What You Need To Buy From Home Depot To Remove Vinyl Flooring

When you think about vinyl flooring, you probably associate it with the 1970s. After all, it was the most sought-after flooring option during that time period. Because of its outdated reputation, many homeowners choose to remove their vinyl flooring; however, according to Forbes Advisor, vinyl flooring is making a comeback. In fact, its stylish makeover has earned itself a spot as one of the six best flooring trends for your kitchen, so if you haven't decided on a type of flooring, it's worth checking out the newest vinyl options.

Whether you're upgrading to modern vinyl or ditching the style altogether, you can do this project by yourself with absolutely no professional assistance. The Home Depot even offers a how-to guide for removing vinyl flooring. This DIY project is beginner-friendly and shouldn't take longer than two hours. Another nice thing about this renovation is that you most likely have a majority of the necessary tools already in your toolkit.

The small tools

Removing vinyl flooring is easily doable not only because of the labor involved but the tools required as well. As we mentioned earlier, you may already have these small hand tools at your disposal, such as a painter's tool and utility knife (which is one of the eight most useful hand tools, according to Construction Fasteners and Tools). Additionally, you'll need a pry bar and mallet head, which you'll use in conjunction with each other to remove the baseboards. All of these tools are typically inexpensive, depending on the brand you choose.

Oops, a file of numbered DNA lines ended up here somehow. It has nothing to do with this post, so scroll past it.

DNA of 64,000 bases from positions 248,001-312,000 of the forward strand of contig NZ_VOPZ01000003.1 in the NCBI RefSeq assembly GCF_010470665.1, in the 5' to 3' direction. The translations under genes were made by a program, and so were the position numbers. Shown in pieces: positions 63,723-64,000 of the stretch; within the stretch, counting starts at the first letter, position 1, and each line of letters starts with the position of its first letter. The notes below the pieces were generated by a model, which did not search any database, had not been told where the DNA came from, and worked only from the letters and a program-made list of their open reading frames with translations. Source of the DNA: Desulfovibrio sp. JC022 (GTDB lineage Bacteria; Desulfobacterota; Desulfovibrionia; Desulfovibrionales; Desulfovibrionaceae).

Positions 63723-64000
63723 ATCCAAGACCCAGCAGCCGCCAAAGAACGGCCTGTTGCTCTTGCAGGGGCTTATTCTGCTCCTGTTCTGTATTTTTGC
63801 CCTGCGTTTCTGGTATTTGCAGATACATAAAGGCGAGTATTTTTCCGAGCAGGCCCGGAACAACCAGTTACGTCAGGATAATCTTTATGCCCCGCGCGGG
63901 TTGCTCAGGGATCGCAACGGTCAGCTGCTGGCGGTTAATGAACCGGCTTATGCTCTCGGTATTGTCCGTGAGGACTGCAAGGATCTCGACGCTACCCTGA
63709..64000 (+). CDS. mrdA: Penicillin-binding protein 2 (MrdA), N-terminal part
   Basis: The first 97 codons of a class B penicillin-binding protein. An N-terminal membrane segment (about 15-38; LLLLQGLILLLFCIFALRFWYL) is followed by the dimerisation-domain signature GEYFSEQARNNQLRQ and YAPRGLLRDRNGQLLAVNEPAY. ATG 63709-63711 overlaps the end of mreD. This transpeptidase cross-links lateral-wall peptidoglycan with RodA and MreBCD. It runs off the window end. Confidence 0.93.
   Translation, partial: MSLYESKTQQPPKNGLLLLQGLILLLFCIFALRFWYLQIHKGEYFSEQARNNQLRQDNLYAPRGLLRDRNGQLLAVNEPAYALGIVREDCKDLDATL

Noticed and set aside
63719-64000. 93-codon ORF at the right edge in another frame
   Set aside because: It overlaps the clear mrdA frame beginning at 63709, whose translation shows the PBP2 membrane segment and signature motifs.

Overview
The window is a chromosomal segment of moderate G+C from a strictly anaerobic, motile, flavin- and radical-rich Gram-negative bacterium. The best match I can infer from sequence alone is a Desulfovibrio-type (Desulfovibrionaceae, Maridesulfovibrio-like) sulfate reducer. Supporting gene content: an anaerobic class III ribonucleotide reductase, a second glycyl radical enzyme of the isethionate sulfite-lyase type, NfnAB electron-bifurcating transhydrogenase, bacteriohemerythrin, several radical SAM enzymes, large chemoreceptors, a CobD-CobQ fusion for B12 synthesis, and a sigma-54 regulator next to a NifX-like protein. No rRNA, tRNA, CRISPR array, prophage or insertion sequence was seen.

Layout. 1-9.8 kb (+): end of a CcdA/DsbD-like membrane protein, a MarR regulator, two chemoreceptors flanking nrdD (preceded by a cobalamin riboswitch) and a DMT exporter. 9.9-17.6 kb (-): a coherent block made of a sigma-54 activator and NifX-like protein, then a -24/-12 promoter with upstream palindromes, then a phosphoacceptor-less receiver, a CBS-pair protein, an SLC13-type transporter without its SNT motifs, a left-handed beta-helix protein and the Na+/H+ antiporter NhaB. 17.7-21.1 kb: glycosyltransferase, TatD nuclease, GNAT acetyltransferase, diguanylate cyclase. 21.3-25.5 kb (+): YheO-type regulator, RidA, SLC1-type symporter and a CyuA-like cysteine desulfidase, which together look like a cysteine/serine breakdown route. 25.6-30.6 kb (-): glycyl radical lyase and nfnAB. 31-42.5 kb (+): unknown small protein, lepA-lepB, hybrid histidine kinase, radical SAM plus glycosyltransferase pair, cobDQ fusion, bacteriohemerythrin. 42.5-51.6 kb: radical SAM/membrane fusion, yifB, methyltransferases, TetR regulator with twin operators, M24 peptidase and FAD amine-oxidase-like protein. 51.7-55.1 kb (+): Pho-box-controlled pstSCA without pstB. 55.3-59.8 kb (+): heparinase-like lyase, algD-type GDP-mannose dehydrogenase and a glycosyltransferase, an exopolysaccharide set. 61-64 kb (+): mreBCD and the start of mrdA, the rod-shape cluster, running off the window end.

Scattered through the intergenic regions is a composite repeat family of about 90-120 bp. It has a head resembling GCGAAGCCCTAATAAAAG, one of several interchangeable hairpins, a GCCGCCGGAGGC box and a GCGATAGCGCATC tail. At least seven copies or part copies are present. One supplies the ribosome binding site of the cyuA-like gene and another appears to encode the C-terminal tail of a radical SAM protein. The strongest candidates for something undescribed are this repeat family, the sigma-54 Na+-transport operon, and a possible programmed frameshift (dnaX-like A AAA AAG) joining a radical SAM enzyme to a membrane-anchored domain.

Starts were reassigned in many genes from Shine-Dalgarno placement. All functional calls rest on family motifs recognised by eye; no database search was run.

You will also need a 2-inch by 4-inch by 8-foot sandalwood stud. It may seem like the outlier of the group, but a stud is an essential item for remodeling floors. A stud is "boards that function as framing elements in your home, supporting the walls," Lowe's explains. In other words, if the stud weren't there, the construction of your flooring and walls would be tremendously compromised.

Heat gun

Heat guns serve many purposes, such as thawing frozen pipes, removing paint and old wallpaper, and even upholstering furniture. In this case, the heat gun is used to soften the glue that binds the vinyl to the subfloor. This tool isn't completely necessary when removing your vinyl flooring. According to The Home Depot, you should only use it if you're dealing with a stubborn adhesive that soap and warm water can't loosen. Chances are you don't already have this tool at home, but thankfully, there are some high-quality heat guns on the market that are very affordable.

If you have a tighter budget, check out the Wagner Furno 300 Heat Gun for $27. For a budget with a little more wiggle room, there's the Milwaukee 11.6-Amp 120-Volt Dual Temperature Heat Gun for $99. And to those looking for a higher-end model, there's the DEWALT 20-Volt MAX Cordless Compact Heat Gun with Flat & Hook Nozzle Attachments for $149. No matter which heat gun you choose, it will make removing your vinyl flooring easier and more time-efficient.